Further details of next-generation F2 car revealed
Formula 2 series boss Bruno Michel has clarified what parts will be retained on the new car the F1 support series will introduce in 2018.
F2, which was rebranded from GP2 at the start of 2017, has used its current Dallara-built chassis since 2011.
Motorsport.com revealed in May that the new car will retain some of the same parts as the current machine – and would again be fitted with high-degradation tyres – but would not use hybrid engines on cost grounds.
Michel said that the majority of the gearbox will be carried over to the new car, as will the braking system and some suspension elements.
“We want to try to make sure that the teams not spending too much money, [so] we are trying to make as many common parts as possible from the old car to the new car to make sure that they can keep the spare parts that they have,” he told Motorsport.com.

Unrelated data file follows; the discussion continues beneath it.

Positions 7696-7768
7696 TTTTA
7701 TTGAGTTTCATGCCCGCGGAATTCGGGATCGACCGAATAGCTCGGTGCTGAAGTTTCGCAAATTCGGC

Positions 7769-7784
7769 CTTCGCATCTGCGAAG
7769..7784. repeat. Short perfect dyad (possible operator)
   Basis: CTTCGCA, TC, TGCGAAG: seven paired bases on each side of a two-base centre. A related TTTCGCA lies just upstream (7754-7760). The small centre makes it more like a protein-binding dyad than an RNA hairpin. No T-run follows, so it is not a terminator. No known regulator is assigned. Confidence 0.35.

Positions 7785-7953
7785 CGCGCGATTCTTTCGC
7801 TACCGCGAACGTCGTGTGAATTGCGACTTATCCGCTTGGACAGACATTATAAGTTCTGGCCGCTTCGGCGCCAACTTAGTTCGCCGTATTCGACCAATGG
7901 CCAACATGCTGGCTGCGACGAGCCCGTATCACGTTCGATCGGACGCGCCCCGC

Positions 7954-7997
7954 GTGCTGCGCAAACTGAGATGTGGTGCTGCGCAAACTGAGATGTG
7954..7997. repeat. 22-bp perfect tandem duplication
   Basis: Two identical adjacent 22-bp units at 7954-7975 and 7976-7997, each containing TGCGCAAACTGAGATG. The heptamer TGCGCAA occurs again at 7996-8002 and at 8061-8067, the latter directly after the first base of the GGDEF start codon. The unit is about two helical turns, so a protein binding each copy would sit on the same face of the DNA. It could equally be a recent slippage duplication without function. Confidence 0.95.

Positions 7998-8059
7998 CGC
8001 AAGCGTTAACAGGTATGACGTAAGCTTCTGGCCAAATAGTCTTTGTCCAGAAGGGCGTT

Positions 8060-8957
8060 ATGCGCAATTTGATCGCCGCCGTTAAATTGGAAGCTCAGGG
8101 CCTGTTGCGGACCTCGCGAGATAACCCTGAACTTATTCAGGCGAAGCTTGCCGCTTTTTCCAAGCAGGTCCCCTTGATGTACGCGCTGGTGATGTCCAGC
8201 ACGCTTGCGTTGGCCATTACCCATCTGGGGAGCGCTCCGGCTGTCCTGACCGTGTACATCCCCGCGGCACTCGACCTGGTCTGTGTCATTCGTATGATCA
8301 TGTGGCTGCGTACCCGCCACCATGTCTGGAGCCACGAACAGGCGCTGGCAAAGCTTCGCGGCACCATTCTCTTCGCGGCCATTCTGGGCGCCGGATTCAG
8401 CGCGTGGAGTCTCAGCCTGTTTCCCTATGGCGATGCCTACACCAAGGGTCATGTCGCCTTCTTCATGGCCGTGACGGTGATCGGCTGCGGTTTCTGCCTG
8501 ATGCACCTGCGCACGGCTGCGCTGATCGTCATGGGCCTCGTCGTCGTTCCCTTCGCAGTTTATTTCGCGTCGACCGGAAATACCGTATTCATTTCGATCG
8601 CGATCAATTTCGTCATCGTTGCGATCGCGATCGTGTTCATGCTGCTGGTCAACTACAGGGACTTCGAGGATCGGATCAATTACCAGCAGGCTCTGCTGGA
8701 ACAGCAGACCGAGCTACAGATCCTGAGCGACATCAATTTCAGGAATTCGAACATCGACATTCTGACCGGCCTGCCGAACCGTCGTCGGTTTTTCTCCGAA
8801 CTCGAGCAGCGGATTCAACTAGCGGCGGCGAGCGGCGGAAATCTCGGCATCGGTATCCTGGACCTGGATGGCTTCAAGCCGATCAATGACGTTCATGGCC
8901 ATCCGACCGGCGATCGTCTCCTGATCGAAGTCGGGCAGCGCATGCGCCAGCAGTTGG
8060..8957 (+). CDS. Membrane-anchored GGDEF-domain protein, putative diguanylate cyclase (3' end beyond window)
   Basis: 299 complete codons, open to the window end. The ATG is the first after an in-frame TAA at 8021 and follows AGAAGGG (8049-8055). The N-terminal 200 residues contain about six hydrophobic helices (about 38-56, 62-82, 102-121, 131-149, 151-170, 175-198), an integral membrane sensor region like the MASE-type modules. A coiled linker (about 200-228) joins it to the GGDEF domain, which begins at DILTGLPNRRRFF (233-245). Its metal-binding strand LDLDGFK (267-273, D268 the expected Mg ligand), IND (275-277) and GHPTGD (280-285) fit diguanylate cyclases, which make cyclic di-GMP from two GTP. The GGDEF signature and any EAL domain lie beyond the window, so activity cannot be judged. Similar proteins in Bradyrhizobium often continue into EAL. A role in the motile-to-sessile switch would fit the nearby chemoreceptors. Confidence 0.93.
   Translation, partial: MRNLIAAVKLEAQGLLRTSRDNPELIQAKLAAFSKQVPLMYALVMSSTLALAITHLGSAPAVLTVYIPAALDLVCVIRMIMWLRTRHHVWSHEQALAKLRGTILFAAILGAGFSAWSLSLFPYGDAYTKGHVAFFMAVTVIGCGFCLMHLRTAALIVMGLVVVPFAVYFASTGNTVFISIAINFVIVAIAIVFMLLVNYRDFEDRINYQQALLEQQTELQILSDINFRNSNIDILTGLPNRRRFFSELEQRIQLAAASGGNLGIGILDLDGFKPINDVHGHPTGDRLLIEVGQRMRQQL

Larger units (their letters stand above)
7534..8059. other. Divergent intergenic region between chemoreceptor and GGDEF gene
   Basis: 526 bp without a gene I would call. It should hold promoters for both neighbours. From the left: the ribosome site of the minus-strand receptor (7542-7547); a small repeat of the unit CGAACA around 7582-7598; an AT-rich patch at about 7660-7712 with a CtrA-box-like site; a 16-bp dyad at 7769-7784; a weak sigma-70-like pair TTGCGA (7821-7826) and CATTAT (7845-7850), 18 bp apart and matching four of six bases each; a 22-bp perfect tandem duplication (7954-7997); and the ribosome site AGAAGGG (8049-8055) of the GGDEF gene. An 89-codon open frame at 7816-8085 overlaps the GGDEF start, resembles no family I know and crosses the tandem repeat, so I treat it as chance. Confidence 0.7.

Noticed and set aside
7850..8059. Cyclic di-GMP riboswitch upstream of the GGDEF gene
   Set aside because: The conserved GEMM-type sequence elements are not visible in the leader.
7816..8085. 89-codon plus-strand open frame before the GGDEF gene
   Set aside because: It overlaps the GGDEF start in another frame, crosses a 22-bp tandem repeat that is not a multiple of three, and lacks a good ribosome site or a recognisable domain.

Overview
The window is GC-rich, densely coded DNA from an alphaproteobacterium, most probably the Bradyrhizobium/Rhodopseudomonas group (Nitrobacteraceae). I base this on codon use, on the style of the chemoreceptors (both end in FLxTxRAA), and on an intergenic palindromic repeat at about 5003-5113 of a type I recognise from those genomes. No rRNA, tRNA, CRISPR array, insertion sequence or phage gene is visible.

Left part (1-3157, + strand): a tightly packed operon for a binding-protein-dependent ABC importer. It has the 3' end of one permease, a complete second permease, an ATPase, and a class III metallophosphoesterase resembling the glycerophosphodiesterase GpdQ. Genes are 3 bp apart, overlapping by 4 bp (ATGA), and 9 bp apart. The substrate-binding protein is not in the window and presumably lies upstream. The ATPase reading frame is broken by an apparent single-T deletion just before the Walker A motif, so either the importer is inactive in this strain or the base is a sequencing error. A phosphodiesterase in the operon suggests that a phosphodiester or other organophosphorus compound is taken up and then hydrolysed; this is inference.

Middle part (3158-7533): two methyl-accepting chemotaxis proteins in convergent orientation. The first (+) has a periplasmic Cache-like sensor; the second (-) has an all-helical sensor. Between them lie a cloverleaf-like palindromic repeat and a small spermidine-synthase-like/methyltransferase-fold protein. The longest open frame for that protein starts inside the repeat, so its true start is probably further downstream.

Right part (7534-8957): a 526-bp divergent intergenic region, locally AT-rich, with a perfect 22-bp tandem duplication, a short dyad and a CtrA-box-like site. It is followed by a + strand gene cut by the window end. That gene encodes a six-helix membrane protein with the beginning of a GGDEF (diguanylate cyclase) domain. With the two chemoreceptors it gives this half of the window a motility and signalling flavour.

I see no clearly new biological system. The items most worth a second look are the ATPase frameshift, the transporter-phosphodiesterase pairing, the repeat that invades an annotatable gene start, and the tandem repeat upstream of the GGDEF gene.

“Mainly the gearbox – it’s not going to change, maybe one part [will] – but the rest is going to be exactly the same.
“The brakes are not going to change as well [and] the uprights are not going to change, and all the rear suspension is the same.
“It’s all mechanical parts and all the aerodynamics are going to be new.”
The aerodynamic look of the 2018 car will resemble the aggressive style of the current F1 models and will be powered by a new engine that will be built by Mecachrome, which produces the six cylinder 3.4-litre motor used in GP3.
The new car does not have cockpit protection in place at this stage, but Michel added that it could be introduced if the FIA decides it must be included in the new package.
Michel explained that the new car is scheduled to have its shakedown in mid-July, and that the finished machine will be revealed for the first time at F2’s Monza round.
“Testing, we do the first shakedown quite soon– and the first proper testing that we will do will start in September,” he said.
When asked if a current F2 driver would be tasked with testing the new car, Michel explained that would not be the case and no GP3 drivers will be asked to carry out preparation duties either.
He said: “We always take one guy, who is not at present an F2 driver, and not somebody that might do F2 next year.
“[No GP3 drivers] because if we do that then we give an advantage to someone and the other teams will be [unhappy].”
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